13 Worst Pieces Of Business Advice Ever Given

Here are mistakes to avoid starting or running an enterprise


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There’s an old saying: Learn form the mistakes of others because you won’t live long enough to make them yourself. As a startup entrepreneur, it’s a good idea to seek the business advice of others, however, you must also be aware that not all advice is good advice.

The Young Entrepreneur Council (YEC) is an invite-only organization comprised of the world’s most promising young entrepreneurs. In partnership with Citi, YEC recently launched StartupCollective, a free virtual mentorship program that helps millions of entrepreneurs start and grow businesses. YEC asked their members, “What is the worst piece of business advice you have ever received?” Here’s what made their list:

‘That Won’t Work’

“Be careful who you take advice from. Just because someone has been successful in one particular walk of life doesn’t mean they know about all business models. It’s easy for a person who doesn’t understand your ideas and thoughts to shoot them down for one reason or another. It’s your job to validate your ideas by talking directly with potential customers. ”

Dave Nevogt

[Related: 5 Empowering Tips for Women Entrepreneurs]

‘Stick With Your Degree’

“Everyone thinks that if you stick with your professional degree, you’ll be automatically successful. But skills are transferrable, and degrees should not define you. ”

Benish Shah
Before the Label

‘Fire Your Team’

“I once had an investor advise me to fire our entire team and close down an office. This would have been a disaster because they were on the eve of launching a product that later brought us significant success. Fortunately, we took the time to get to the root of our challenges and how our team would help us solve them. It turned out to be nothing more than a misunderstanding. ”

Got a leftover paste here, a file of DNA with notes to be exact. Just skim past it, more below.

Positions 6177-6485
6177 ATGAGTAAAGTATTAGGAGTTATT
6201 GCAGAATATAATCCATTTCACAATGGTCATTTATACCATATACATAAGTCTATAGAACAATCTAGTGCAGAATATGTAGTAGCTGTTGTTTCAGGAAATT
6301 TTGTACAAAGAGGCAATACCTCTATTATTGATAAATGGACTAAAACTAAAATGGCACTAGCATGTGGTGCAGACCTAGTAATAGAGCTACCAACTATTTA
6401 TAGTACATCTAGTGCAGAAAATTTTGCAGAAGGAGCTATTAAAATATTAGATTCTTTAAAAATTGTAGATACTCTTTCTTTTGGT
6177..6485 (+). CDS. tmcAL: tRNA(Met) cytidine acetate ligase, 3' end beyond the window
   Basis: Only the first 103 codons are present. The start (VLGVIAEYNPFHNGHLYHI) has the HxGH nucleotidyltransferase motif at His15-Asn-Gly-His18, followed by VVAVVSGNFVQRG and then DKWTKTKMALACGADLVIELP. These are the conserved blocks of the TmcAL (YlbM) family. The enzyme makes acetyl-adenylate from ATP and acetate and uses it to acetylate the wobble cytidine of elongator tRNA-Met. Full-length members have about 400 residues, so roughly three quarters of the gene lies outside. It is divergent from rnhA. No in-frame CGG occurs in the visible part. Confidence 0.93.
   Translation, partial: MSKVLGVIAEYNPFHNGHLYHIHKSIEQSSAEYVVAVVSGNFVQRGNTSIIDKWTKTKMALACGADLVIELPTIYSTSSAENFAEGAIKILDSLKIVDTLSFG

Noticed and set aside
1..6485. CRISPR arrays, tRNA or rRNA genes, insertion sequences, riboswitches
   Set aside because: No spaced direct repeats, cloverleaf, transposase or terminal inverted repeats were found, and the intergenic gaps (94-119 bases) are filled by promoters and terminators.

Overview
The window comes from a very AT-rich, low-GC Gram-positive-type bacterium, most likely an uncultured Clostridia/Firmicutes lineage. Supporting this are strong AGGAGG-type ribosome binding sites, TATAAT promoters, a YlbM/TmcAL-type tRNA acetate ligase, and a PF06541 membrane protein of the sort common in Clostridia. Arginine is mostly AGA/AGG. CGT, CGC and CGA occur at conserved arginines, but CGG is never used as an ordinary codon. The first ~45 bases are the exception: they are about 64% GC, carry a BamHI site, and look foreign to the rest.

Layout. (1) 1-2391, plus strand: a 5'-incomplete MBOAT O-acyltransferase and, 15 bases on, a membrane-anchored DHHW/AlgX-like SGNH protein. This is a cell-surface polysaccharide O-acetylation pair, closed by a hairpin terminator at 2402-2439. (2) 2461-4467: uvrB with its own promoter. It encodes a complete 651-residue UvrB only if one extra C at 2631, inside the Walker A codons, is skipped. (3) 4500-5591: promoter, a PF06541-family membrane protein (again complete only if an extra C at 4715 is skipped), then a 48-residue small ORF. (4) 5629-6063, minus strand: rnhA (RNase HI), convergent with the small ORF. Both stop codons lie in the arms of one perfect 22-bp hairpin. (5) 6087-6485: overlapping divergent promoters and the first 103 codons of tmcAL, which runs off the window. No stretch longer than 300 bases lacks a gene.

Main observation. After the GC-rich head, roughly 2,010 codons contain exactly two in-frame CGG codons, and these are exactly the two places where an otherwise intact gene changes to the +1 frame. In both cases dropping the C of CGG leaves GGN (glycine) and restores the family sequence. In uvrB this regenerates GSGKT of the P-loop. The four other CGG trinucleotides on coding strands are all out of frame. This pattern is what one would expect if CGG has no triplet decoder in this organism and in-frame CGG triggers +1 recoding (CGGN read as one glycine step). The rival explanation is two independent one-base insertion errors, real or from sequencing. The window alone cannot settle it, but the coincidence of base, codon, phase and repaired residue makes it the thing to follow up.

Tyler Arnold
SimplySocial Inc.

‘Business Isn’t Personal’

“Everyone has heard the phrase, “It’s not personal; it’s business.” Yet I found that to be as far from reality as it gets. It is personal. Business is, after all, about people. When you start and run a business, you deal with people constantly, whether it’s your partners, investors, employees or customers. Like it or not, their psyche, emotions, personal ambitions, etc., come into play.”

Panos Panay
Berklee College of Music

‘Write a Business Plan’

“Startups are like a seek-and-destroy mission. You can only plan so much in advance. What you need are really smart, hard-working and team-oriented people who can think on their feet and adjust to what signals users send your way.”

Jordan Fliegel
CoachUp, Inc.

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4 Responses to 13 Worst Pieces Of Business Advice Ever Given

  1. Myrtle Welch says:

    Go Public! PROS and CONS
    Believe it or not, Small Business and Start-Ups can go Public too!
    Raise Capital. Do Mergers and Acquisitions.
    Why go Public??
    Grow your company faster and make it more powerful by
    – attracting top personnel without necessarily huge cash outlays
    -attracting top notch team members to your board of directors.
    – increasing your ability to attract “mergers”, “acquisitions” and “strategic partners.
    – increasing its ability to compete for large corporate contracts.
    – increasing your status in the eyes of all those you do business with.
    – Raise money faster and cheaper by increasing the “liquidity” factor for your investors.
    – Public companies are worth more than private companies
    – Management loses some freedom to act without board or shareholder approval.
    – Shareholders may judge management in terms of profits, dividends and stock prices., not long term goals
    – The cost of an initial public offering is substantial,
    – The SEC requires the company to reveal sensitive information regularly.
    – Financial statements will be audited on a regular basis.
    – Control of the company can be lost to investors obtaining majority control.
    Work with experienced professionals if you consider going public.
    Get more info at

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  3. Stephanie_Silvian says:

    Thanks for this insightful article. Here is one piece of GOOD advice that helped me a lot on my own journey with my startup. I applied for an honorary doctorate from LADC Institute, which is a non-profit organization that awards honorary doctorates in exchange for an $89 donation. This allows you to add the title of “Dr” to your name, which is very useful, especially when dealing with people that are higher up. It gives you status and a certain level of respect, and it’s all legitimate as this organization is set up specifically for awarding honorary degrees to deserving people. Please do yourself a favor and get one, that little title helped me so much.

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